June 11, 2010
We are puzzled by some news we read earlier this week on Biking Bis and the U.S. Bicycle Route System Facebook page. Black Hawk, Colorado (pop. 118) has banned bicycles from most roads in their city. This includes roads we direct bicycle travelers to on our Great Parks South (GPS), Section 1.
As of this time, cyclists traveling our Great Parks South route have two options to avoid a $68 ticket for riding through Black Hawk:
In the bigger picture, there are other things you can do to let Black Hawk, a town that prides itself on having a tourism-based economy, know how you feel about its decision. Some of our suggestions are:
As a town that depends on tourism dollars to support its population, we're surprised that powers that be in Black Hawk seem unaware of the Bicycling and Walking in Colorado survey the state Department of Transportation did in 2000. It is very favorable to the idea that making cyclists welcome is a way to impact your economy positively. A more recently released study, The Economic Impact of Bicycling in Wisconsin (pdf), also shows cyclists and tourism in a favorable light.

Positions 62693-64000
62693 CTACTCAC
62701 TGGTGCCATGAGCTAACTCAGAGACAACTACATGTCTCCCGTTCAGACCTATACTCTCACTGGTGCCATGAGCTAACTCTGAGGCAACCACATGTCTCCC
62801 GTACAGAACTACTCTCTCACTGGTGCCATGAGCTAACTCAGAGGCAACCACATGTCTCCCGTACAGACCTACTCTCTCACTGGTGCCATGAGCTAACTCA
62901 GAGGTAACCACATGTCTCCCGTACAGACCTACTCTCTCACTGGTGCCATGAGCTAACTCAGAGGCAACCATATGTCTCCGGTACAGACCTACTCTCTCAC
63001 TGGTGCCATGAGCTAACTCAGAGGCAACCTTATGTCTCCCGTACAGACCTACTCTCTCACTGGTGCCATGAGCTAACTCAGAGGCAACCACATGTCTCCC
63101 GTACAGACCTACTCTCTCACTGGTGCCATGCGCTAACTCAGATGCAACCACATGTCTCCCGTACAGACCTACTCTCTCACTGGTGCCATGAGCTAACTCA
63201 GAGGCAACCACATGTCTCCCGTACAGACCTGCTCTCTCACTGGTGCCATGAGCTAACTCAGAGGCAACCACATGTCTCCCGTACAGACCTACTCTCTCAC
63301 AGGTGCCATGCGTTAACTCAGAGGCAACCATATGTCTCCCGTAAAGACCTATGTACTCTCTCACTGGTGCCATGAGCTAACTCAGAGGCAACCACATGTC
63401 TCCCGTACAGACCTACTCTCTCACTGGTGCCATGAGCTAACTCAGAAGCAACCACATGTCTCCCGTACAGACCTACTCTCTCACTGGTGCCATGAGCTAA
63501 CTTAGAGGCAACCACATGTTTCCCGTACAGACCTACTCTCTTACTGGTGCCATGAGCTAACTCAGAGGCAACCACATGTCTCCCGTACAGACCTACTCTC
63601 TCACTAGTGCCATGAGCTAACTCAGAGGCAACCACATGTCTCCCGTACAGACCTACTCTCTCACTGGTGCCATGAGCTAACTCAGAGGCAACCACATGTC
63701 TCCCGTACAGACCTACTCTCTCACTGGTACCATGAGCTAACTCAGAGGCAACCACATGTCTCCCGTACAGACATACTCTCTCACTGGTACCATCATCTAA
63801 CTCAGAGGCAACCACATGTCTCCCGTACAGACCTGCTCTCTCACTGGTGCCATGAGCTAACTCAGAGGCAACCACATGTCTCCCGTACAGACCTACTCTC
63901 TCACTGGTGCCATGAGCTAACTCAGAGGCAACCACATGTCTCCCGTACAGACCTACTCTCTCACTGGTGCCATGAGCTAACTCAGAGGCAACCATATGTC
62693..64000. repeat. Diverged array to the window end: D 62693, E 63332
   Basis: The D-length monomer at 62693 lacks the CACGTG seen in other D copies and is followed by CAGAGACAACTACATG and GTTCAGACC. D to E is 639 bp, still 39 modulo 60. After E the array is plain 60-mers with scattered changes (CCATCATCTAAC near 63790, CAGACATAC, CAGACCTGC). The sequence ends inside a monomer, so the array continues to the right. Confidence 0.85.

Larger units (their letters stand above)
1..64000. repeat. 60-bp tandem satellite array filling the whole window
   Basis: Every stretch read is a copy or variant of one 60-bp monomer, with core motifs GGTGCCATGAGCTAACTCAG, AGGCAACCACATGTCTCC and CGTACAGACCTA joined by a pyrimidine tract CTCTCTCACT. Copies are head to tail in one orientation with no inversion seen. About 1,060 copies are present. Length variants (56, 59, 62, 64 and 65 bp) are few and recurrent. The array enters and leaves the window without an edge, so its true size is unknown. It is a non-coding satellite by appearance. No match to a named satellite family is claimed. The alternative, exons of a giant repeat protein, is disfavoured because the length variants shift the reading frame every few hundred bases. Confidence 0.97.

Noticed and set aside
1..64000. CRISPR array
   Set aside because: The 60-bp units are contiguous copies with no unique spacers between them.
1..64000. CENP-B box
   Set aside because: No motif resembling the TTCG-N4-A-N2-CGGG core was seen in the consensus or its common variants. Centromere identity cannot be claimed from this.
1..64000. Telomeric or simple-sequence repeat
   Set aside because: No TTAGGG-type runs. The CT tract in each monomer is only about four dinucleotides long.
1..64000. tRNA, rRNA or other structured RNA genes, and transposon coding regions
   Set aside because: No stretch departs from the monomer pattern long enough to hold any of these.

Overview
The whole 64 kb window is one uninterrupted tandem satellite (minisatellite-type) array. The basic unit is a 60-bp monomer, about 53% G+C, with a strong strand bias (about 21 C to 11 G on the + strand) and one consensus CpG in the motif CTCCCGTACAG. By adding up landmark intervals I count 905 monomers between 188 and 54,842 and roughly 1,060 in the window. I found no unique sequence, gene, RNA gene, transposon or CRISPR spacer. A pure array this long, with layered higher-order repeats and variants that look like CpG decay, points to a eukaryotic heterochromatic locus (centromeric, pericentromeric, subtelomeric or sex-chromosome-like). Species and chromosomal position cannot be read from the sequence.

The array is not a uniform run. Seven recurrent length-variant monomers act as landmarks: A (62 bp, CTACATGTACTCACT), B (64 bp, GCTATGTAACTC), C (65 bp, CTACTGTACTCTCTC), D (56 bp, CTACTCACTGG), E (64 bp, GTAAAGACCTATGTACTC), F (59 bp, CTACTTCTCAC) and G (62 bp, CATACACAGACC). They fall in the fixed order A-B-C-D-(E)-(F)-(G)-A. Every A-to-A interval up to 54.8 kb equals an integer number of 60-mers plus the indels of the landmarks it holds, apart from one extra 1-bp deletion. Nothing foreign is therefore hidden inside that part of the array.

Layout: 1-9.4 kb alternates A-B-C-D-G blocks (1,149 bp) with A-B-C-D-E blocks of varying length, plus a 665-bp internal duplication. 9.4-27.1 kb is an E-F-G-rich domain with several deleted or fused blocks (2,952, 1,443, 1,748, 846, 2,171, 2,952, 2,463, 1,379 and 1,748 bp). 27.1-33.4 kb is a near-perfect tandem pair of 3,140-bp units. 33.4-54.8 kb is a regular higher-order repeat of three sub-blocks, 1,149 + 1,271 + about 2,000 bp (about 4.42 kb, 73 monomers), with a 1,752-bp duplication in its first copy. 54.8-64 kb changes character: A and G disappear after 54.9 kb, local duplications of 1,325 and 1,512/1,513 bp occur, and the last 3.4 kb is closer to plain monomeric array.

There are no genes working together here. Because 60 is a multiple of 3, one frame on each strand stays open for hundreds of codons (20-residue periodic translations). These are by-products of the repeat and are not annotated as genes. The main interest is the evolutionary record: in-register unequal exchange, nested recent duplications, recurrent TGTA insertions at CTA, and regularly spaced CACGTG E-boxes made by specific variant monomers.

We'd like to invite Black Hawk to revisit their decision. A good place to start is our web page, Building Bike Tourism, or Bicyclists Bring Business (pdf), a joint publication of the Erie Canalway National Heritage Corridor, Parks & Trails New York, and the New York State Canal Corporation. They might also want to note the number of communities eager to be a part of U.S. Bicycle Route 20 in Michigan as highlighted in a recent article in The Saginaw News. These local governments see the benefits of tourism dollars created by bicycle travelers and have opened their arms wide to receive them.
GEOPOINTS BULLETIN is written by Jennifer 'Jenn' Milyko, an Adventure Cycling cartographer, and appears weekly, highlighting curious facts, figures, and persons from the Adventure Cycling Route Network with tips and hints for personal route creation thrown in for good measure. She also wants to remind you that map corrections and comments are always welcome via the online Map Correction Form.